Bank of America began the year with unexpectedly strong profits, in another sign of the strong recovery being staged by the country's big banks.
The Charlotte, N.C.-based bank, the nation's largest, said on Friday morning that it booked a profit of $3.2 billion in the first three months of 2010, or 28 cents a share. That was more than the 18 cents a share that analysts surveyed by Bloomberg had expected.
The profit was down from the first quarter of 2009, but those results were muddied by one-time events associated with the financial crisis. Last quarter, the bank lost $194 million, while in the quarter before that, losses amounted to $1 billion.
Like JPMorgan Chase & Co., which reported its earnings earlier in the week, Bank of America's strong results came primarily from the strength of its investment-bank and trading desks, large parts of which were acquired when Bank of America purchased Merrill Lynch in the midst of the financial crisis. But the results were also helped by the improving credit trends of retail borrowers.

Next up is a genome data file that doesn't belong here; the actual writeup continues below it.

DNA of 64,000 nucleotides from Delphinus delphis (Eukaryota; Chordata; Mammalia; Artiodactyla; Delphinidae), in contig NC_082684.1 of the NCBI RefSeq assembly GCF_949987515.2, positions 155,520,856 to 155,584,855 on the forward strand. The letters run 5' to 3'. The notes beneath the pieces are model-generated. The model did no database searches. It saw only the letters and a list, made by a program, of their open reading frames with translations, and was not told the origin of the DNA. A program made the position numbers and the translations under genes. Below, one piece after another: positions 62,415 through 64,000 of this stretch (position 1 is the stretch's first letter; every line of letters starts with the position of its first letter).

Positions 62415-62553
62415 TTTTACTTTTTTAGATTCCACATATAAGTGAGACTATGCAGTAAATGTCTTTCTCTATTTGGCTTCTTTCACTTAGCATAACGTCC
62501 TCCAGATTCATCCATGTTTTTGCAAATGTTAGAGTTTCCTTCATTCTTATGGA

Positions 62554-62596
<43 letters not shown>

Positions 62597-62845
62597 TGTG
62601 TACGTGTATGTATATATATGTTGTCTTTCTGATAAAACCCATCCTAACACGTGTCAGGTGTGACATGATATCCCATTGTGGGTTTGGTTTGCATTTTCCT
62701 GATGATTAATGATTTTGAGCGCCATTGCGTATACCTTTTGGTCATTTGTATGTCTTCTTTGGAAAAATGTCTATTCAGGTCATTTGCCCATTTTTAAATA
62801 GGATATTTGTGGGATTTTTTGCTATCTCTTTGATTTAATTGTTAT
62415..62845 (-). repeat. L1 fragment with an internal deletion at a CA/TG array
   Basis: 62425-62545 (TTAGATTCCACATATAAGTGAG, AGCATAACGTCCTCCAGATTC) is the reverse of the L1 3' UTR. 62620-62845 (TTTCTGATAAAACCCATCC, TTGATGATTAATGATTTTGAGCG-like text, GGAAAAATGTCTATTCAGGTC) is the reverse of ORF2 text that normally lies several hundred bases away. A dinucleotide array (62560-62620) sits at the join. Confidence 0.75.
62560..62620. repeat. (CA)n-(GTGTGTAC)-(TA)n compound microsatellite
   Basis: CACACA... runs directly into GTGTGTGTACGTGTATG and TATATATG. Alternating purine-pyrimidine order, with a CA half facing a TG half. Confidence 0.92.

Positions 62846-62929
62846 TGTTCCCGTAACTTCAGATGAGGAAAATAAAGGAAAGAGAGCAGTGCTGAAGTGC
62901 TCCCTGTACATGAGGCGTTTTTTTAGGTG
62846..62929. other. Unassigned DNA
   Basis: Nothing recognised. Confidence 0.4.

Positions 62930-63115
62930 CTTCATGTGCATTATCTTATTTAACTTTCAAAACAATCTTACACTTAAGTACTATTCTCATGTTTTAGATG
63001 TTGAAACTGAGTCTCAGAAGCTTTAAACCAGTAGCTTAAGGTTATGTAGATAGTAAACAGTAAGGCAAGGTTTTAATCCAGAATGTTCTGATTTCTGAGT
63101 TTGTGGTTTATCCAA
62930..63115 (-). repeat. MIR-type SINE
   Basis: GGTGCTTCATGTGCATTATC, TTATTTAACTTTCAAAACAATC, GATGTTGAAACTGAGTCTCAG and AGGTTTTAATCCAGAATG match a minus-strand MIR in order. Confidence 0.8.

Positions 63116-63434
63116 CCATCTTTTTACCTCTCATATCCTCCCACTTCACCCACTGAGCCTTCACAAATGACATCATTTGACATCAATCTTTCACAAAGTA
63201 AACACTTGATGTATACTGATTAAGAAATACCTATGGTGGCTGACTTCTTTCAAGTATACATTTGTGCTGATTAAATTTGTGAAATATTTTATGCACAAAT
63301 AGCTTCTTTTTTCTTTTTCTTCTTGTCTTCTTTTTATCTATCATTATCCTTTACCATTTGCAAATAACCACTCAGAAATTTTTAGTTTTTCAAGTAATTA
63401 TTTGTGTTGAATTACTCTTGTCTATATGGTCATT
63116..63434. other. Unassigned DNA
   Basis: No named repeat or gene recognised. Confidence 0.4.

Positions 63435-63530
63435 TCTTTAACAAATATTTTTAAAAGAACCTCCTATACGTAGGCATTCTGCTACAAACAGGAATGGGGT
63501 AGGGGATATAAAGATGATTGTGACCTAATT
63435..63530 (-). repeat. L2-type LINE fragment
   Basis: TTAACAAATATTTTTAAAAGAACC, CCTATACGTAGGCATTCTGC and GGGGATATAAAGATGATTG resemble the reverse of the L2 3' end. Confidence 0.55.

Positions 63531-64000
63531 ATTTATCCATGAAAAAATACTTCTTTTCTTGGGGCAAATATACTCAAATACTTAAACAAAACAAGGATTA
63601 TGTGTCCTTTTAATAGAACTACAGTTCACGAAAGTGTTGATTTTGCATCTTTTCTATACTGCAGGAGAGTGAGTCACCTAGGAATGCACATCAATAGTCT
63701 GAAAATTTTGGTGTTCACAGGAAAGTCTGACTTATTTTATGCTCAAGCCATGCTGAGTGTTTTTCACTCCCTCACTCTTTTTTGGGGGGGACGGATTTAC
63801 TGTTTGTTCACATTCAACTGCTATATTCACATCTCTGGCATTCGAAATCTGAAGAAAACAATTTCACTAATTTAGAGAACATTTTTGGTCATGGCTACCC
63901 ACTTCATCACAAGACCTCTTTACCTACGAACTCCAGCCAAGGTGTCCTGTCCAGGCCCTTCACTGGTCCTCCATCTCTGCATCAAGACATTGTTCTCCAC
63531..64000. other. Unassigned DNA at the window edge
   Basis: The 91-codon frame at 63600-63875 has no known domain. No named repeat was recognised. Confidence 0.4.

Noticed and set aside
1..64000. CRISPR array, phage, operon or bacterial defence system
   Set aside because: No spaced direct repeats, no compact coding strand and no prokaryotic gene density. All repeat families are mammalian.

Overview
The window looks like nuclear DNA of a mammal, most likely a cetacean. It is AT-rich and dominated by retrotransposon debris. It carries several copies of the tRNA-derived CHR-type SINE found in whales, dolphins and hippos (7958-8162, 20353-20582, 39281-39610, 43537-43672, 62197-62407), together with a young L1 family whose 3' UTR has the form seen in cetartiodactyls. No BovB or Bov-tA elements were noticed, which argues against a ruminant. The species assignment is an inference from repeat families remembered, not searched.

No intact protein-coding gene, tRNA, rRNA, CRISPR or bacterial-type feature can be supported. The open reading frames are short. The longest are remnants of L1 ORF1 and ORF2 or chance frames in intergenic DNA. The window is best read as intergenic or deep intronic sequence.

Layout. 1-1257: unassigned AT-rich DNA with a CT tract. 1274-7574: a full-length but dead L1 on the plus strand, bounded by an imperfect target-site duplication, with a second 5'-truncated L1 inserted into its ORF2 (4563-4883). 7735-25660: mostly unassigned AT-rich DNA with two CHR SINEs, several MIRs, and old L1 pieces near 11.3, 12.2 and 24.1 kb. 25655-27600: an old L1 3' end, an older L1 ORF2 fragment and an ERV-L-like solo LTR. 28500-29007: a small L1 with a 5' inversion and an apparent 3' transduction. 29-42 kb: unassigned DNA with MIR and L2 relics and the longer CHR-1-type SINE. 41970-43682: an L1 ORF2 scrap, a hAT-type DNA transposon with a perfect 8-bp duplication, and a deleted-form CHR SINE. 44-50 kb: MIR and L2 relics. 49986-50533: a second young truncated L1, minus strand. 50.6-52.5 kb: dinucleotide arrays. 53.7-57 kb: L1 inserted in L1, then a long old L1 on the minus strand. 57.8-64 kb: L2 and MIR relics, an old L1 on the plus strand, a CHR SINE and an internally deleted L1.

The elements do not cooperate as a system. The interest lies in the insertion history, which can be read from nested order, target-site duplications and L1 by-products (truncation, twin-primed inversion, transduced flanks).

"With each day that passes, the 2010 story appears to be one of continuing credit recovery, and our results reflect a gradually improving economy," the bank's chief executive, Brian T. Moynihan, said in a statement.
The bank's credit card division set aside $4.7 billion less than it did a year ago to account for delinquent borrowers. There were fewer good signs in the mortgage division, where losses jumped to $2.1 billion in a sign that the nation's housing woes are not yet over.
The strongest results came from the bank's trading division, where the profit was the same as those for the bank as a whole: $3.2 billion. Most of the profit came from the bond, commodity and currency trading desks, which brought in $5.8 billion in revenue. The bank's stock had been bid up in recent months. In early trading on Friday, the stock fell 32 cents, or 1.6%, to $19.16.